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Globalization v - Globalization ECN 306 1 Lecture Objective...

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1 Globalization ECN 306
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2 Lecture Objective Historical perspective on globalization. Shed some light on the economic issues related to globalization. Issues coming on the horizon.
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3 What is Globalization? MOST ACCEPTED DEFINITION G lobalization is a process of increasing integration of economies and markets around the world, through the movement of goods, capital, people, and knowledge across international borders. MORE SIMPLY It is the process of having separate national markets increasingly operate as one.
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4 How to Measure Prices and wages Narrowing of price differences Narrowing of interest rates or wage differences Flow or stock relative to a benchmark Exports/GDP or (Exports + Imports)/GDP - Stock of FDI/GDP Growth rates or volumes transacted Rate of export growth vs GDP growth
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5 Globalization has always existed – but is also very new. Ancient “globalizations” … fundamental role of “barriers” distance time policy means of payment
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6 Globalization 1 st Great Period of Globalization -- From 1860s to WWI: trade, capital flows, and immigration flourished. Falling barriers and upsurge in productivity.
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7 Transatlantic Price Gap 1870 1913 Boston US-Manchester UK Cotton Textiles 14% 0% Boston-London Hides 28% 9% Wool 59% 28% Philadelphia-London Iron Bar 75% 25% Pig Iron 85% 19% Copper 33% 0% Chicago-Liverpool UK Wheat 58% 16% New York-Liverpool UK Wheat 56% 0% Source: Philippe Aghion and Jeffrey Williamson, Growth, Inequality and Globalization , 1998
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8 Size of Capital Flows Selected Annual Average Periods Percentage 1870 - 1889 4.0 1890 -1913 3.7 1914 -1918 5.8 1919 -1926 3.9 1927 -1931 2.7 1932 -1939 1.5 1940 -1946 3.9 1947 -1959 2.0 1960 -1973 1.3 1974 -1989 2.6 1980 -1996 2.6 measured by current account as a percentage of national income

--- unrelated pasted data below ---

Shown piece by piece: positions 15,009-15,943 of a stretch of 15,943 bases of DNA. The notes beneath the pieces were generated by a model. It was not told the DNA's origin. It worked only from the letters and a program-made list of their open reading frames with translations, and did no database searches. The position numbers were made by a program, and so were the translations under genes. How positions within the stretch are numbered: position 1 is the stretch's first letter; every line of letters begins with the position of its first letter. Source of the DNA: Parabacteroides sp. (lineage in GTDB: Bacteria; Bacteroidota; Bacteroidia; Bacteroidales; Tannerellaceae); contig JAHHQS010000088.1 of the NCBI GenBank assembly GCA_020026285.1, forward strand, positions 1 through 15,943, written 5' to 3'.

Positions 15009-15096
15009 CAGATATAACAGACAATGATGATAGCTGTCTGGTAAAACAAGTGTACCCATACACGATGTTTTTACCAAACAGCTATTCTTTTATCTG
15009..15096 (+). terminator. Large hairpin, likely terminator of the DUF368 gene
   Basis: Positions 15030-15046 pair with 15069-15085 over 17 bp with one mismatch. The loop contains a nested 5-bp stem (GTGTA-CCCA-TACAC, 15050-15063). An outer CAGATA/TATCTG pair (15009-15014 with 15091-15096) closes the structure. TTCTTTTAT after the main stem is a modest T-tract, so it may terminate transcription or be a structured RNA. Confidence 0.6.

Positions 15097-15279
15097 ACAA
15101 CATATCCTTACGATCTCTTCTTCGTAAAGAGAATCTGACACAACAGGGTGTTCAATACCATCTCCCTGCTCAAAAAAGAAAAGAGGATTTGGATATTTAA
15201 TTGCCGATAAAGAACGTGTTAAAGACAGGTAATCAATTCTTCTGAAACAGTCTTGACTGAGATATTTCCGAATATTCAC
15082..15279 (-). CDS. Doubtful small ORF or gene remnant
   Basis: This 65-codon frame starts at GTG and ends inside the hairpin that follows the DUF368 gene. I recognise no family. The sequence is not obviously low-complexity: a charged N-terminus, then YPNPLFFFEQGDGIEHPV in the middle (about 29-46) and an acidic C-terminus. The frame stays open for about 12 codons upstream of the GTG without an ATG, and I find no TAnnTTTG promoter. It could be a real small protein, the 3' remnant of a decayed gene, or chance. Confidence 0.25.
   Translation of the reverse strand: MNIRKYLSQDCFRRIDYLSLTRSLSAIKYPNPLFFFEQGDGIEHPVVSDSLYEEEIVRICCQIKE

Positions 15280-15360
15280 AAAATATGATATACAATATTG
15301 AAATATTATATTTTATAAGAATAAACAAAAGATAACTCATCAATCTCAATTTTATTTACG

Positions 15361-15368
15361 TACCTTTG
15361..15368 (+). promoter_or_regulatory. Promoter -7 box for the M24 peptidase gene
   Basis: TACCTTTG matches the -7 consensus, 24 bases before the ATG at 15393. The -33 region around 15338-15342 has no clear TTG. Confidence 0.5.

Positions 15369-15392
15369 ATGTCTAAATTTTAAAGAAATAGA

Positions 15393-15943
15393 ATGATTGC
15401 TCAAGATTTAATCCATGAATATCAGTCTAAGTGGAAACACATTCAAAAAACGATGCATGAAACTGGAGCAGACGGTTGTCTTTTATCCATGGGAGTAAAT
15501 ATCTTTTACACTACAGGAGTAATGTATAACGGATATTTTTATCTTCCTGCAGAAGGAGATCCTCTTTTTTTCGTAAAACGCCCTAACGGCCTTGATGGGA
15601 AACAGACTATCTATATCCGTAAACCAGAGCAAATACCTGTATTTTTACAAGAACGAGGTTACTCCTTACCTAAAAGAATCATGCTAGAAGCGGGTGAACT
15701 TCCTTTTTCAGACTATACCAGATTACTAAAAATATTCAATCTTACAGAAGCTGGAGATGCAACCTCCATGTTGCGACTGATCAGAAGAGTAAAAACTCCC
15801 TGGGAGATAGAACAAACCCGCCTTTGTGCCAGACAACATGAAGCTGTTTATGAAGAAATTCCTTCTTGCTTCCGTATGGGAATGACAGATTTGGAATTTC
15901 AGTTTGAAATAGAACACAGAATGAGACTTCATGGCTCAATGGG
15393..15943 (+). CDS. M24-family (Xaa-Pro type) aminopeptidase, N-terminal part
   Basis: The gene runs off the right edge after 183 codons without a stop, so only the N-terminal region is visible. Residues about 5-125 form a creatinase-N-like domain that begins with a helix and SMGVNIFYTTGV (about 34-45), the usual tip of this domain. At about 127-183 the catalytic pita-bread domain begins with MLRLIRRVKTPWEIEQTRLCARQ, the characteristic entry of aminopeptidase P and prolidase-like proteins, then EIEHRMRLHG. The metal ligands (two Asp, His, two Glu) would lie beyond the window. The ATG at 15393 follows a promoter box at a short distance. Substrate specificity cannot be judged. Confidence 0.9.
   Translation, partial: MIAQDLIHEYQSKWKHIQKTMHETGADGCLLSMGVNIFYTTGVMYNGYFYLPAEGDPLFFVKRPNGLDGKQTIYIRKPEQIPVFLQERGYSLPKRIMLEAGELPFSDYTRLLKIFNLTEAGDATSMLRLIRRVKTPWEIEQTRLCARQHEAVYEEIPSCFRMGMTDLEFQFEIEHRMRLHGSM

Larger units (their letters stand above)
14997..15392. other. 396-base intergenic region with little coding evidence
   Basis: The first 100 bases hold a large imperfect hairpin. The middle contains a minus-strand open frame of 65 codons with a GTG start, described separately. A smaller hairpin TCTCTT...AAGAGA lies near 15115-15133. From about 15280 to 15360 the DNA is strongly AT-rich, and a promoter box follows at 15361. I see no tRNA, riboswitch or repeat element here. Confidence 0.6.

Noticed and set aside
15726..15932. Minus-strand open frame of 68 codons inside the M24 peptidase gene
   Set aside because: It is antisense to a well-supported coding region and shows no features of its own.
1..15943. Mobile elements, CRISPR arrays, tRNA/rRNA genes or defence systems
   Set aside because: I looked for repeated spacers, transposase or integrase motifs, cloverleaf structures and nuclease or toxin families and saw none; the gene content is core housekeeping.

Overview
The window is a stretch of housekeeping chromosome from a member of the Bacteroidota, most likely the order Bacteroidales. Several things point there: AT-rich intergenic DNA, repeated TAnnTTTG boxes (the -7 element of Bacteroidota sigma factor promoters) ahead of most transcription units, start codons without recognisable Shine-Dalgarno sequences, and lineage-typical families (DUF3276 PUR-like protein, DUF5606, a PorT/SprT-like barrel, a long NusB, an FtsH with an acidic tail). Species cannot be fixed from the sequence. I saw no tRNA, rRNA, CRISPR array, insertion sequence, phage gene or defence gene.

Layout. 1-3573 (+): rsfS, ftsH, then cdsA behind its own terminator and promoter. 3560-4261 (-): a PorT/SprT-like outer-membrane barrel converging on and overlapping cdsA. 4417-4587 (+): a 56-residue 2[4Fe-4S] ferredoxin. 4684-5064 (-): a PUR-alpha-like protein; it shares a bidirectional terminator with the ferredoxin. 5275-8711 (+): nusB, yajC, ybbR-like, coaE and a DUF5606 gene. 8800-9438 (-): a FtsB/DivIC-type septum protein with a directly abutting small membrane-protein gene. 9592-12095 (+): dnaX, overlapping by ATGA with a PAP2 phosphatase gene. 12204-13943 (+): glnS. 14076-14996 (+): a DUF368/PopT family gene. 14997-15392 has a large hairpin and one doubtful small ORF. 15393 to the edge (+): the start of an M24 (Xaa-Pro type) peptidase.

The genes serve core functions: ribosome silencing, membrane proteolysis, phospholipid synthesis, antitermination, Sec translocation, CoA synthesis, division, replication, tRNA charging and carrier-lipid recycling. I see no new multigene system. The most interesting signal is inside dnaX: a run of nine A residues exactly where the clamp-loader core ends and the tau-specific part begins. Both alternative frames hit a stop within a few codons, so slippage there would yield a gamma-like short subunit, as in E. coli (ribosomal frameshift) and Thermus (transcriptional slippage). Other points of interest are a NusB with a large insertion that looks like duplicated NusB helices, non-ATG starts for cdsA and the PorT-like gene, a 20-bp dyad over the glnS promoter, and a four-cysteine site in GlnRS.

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9 Total Trade to GDP _______________ 1870 1910 1950 1995 -------------- in percent --------------- UK 41 44 30 57 France 33 35 23 43 Germany 37 38 27 46 Italy 21 28 21 49 Denmark 52 69 53 64 US 14 11 9 24 Canada 30 30 37 71 Japan 10 30 19 17 Total trade measures as sum of exports and imports. Source: R. Baldwin and P. Martin, “Two Waves of Globalization: Superficial Similarities, Fundamental Differences”, NBER Working Paper 6904, January 1999
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10 Positive Effects Period of fastest growth of living standards in history up to that time Effects fueled by trade expansion and movement of capital and labor. All measures of openness & integration rise to levels not surpassed until 1970 Also, unmeasured gains in living standards due to falling prices and increased product variety
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11 Growth in GDP p.c. 1820-1950 Region 1820- 1870- 1913- 1870 1913 1950 Western Europe 0.95 1.32 0.76 British Offshoots 1.42 1.81 1.55 Japan 0.19 1.48 0.89 Latin America 0.10 1.81 1.42 Asia (exc. Japan) -0.11 0.38 -0.02 Africa 0.12 0.64 1.02 World 0.53 1.30 0.91 Source: Angus Maddison, The World Economy: A Millennial Perspective , 2001
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12 Causes? Two Factors Policy: relatively unfettered cross-border mobility of goods, labor & capital, gold standard Technological Change: industrial revolution , major innovations in communication and transportation technology; unparalleled even by today’s standards
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13 Factor # 1: Policy Introduction of Liberal Policies toward: Goods : Great Britain unilaterally moved to free trade with the repeal of Corn Laws in 1846; this
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